WATCH OUT CARBON E7, GM HOPS BACK INTO POLICE ARENA WITH CHEVROLET CAPRICE
From Holden, GM’s Australian outpost, comes this re-worked Pontiac G8 Police Package. No, wait a second…. It seems a little longer than the G8, that’s not a twin-port grille; and that’s a bow-tie badge; not an upside-down arrowhead.
Indeed, the police package General Motors will be offering fleets come 2011 isn’t a Pontiac G8 but a Chevrolet Caprice, nee Holden Statesman/Caprice. Although very similar to the defunct Pontiac G8, the Caprice police car is actually based on a larger version of GM’s rear-wheel drive Zeta platform.
Holden makes use of large variations of the Zeta platform in the Land Down Under. The Commodore (like our G8) is just the start: Calais, Ute, Caprice, Statesman, and Sportwagon form half of Holden’s showroom. As in the Middle East, the larger sedan version of this Holden Zeta platform will be called the Chevrolet Caprice for North America. Ah, but only for fleets; not for private customers. At least not until police auctions show ’11s with 180,000 miles and a severely dented rear bumper.
Sadly, not only is the Pontiac G8 dead but its spiritual successor won’t be available in Chevrolet showrooms. Take solace in a few simple facts. The Caprice is gigantic. (The G8 wasn’t “small”, after all.) Its wheelbase is stretched almost four inches and its overall length is about a half-foot beyond that of the Pontiac G8. This brings about a couple hundred more pounds in luxurious Holden formation and should do so anyway with all the extra riot gear. So if you don’t like your cars 17-feet long there’s no need to complain about the Caprice’s absence in Chevy dealers.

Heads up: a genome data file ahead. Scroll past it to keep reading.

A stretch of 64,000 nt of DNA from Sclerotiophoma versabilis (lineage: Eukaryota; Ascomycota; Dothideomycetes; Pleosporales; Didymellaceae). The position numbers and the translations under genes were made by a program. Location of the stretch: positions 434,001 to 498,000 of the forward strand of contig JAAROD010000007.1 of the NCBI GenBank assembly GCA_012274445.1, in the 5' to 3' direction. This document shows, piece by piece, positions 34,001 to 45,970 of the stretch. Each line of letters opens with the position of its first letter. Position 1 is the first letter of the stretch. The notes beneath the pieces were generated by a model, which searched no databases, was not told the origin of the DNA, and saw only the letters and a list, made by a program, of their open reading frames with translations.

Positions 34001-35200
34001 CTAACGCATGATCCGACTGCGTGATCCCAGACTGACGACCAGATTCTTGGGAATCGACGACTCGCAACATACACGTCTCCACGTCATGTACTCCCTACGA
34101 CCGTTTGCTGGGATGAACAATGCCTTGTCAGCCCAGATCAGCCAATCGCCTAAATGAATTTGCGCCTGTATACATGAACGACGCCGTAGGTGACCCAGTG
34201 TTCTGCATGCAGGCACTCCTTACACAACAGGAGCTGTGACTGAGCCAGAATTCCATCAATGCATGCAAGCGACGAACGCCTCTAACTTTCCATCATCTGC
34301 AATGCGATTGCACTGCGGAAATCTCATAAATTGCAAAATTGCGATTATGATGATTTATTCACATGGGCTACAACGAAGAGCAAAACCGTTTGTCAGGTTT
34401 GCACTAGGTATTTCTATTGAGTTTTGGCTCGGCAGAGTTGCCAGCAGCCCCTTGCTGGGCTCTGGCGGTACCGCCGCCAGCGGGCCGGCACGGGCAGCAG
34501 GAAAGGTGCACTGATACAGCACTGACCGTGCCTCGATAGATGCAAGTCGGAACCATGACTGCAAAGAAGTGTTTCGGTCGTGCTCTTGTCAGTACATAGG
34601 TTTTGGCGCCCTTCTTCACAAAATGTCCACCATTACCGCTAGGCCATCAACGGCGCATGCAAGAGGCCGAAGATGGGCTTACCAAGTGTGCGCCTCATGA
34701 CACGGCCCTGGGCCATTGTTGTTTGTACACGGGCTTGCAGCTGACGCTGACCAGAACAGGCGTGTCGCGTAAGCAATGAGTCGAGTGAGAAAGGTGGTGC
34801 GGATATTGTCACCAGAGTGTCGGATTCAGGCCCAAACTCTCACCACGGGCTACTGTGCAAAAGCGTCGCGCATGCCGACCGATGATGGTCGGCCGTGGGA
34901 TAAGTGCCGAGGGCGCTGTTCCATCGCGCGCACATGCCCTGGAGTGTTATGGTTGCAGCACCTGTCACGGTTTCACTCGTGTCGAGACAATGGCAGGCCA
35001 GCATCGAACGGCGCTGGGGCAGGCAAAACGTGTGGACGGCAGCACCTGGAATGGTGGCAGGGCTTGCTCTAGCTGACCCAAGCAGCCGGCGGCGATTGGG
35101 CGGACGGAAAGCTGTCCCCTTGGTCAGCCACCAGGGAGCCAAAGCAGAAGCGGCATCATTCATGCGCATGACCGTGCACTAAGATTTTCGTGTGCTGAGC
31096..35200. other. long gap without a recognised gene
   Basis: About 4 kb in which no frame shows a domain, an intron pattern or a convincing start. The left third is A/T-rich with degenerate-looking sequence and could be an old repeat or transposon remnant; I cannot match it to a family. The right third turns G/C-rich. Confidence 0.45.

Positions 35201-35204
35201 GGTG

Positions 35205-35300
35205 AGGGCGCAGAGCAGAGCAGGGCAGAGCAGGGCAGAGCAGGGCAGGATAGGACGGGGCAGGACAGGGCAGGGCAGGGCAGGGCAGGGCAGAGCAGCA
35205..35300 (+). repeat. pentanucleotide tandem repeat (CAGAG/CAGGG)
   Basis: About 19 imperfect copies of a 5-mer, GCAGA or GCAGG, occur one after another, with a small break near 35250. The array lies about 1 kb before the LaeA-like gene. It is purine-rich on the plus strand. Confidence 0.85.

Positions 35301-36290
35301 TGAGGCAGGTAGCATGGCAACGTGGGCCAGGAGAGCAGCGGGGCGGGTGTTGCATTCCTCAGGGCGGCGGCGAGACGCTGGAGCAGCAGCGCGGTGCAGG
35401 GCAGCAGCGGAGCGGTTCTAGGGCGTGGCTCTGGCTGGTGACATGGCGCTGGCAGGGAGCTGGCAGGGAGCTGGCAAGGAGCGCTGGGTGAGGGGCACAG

Even with all that weight, 355 horsepower and 384 lb-ft of torque from a 6.0L V8 should give the Caprice Police Patrol Vehicle some scoot. Cops should be comfortable with more interior capacity than the Ford Crown Victoria offers in addition to specially contoured seats to allow space for a typical cop’s belt.
Strangely, a “street-appearance” package code-named 9C3 will be available. One would assume that a supposedly “undercover” car ain’t gonna appear to undercover when NOBODY ELSE IS ALLOWED TO DRIVE THAT MODEL OF CAR. That being said, the same accusation could be applied to the upcoming Carbon Motors police car, a vehicle which, in basic garb, will still be identifiable by its core.
Nevertheless, it is the diesel-powered Carbon Motors E7 that’ll provide the stiffest fleet competition to the Chevrolet Caprice, not the antiquated Ford police package. As sales to consumers drop, will anybody else want to step in and play this game?